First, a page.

Cooperation or Conflict in Common Pools
AbstractMany of the world's common pool resources are located in poor countries, where consumption levels may be low enough to adversely affect the users' health. Under these circumstances, an agent's utility function may be described as an S-shaped function of consumption. Using non-cooperative game theory, very poor groups of users are shown to have lower probability of cooperative management of common pool resources than groups with adequate consumption levels. However, users that are only moderately poor have the greatest chance for cooperation. For this group, if resource productivity varies, cooperation may break down in periods of low productivity. The theoretical results concur with empirical evidence of cooperation in common pool resources.
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Bibliographic InfoPaper provided by Stockholm School of Economics in its series Working Paper Series in Economics and Finance with number 0428.
Length: 25 pages
Date of creation: 25 Jan 2001
Date of revision: 16 Feb 2001
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Common pool resource; developing countries; dynamic game; irrigation; natural resource; non-linear utility;
Find related papers by JEL classification:
- C72 - Mathematical and Quantitative Methods - - Game Theory and Bargaining Theory - - - Noncooperative Games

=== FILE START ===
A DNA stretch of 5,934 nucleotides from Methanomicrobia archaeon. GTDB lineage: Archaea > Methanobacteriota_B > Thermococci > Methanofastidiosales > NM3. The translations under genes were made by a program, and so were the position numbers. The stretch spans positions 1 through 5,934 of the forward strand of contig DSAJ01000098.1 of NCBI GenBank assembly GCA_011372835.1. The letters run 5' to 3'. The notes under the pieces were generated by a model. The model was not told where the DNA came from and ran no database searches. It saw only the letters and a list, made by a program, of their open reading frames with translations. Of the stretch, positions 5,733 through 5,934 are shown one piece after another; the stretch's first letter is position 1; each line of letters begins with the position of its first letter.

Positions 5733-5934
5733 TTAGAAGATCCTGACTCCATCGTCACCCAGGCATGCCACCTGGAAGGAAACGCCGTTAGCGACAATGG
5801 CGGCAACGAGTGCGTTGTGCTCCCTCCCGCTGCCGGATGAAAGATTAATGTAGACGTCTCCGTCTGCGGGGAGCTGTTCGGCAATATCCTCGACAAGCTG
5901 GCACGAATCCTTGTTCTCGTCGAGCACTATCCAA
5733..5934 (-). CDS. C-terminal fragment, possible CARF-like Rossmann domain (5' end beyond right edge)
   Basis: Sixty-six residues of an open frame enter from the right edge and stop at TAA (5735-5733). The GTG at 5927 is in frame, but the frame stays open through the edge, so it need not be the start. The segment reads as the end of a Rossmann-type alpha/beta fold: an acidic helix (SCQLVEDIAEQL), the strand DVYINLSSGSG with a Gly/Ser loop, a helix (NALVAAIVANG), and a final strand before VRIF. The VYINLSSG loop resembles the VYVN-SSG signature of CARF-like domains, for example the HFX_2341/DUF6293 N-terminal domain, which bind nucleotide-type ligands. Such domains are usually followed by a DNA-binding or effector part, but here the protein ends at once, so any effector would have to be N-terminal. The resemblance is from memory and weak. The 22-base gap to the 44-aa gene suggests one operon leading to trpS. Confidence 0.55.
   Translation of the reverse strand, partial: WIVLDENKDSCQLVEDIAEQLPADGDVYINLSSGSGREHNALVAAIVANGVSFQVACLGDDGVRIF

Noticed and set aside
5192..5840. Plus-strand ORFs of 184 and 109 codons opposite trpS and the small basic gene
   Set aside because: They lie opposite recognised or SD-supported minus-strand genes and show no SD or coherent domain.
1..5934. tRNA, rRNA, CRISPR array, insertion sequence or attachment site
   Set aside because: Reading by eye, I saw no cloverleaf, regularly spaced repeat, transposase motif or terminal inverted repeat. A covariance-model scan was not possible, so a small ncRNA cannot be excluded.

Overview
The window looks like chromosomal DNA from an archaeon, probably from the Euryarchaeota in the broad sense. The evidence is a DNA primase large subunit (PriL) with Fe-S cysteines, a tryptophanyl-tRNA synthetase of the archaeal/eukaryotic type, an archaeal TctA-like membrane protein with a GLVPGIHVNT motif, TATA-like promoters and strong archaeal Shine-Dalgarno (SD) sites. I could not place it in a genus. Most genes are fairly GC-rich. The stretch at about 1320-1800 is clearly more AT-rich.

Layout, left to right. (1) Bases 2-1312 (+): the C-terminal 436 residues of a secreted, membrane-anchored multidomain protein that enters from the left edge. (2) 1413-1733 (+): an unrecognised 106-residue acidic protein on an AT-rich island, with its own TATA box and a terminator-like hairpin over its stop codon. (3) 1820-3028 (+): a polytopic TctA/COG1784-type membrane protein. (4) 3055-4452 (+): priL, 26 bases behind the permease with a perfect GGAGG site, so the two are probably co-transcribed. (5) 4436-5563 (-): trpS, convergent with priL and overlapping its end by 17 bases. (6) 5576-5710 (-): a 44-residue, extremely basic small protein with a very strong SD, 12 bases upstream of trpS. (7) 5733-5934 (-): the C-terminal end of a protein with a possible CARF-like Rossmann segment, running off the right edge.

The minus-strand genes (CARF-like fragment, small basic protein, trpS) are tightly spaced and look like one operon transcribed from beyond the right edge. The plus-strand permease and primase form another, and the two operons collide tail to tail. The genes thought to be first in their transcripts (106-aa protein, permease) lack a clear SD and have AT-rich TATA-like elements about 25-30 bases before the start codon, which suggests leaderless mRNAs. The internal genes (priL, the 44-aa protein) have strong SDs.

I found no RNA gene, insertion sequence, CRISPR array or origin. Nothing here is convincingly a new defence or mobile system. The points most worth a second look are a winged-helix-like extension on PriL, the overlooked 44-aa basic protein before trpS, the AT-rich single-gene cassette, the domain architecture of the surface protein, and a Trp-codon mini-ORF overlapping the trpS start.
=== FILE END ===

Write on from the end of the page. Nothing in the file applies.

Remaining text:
- O13 - Economic Development, Technological Change, and Growth - - Economic Development - - - Agriculture; Natural Resources; Environment; Other Primary Products
- Q15 - Agricultural and Natural Resource Economics; Environmental and Ecological Economics - - Agriculture - - - Land Ownership and Tenure; Land Reform; Land Use; Irrigation; Agriculture and Environment
- Q25 - Agricultural and Natural Resource Economics; Environmental and Ecological Economics - - Renewable Resources and Conservation - - - Water
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- Baland, Jean-Marie & Platteau, Jean-Philippe, 2003. "Economics of common property management regimes," Handbook of Environmental Economics, in: K. G. Mäler & J. R. Vincent (ed.), Handbook of Environmental Economics, edition 1, volume 1, chapter 4, pages 127-190 Elsevier.
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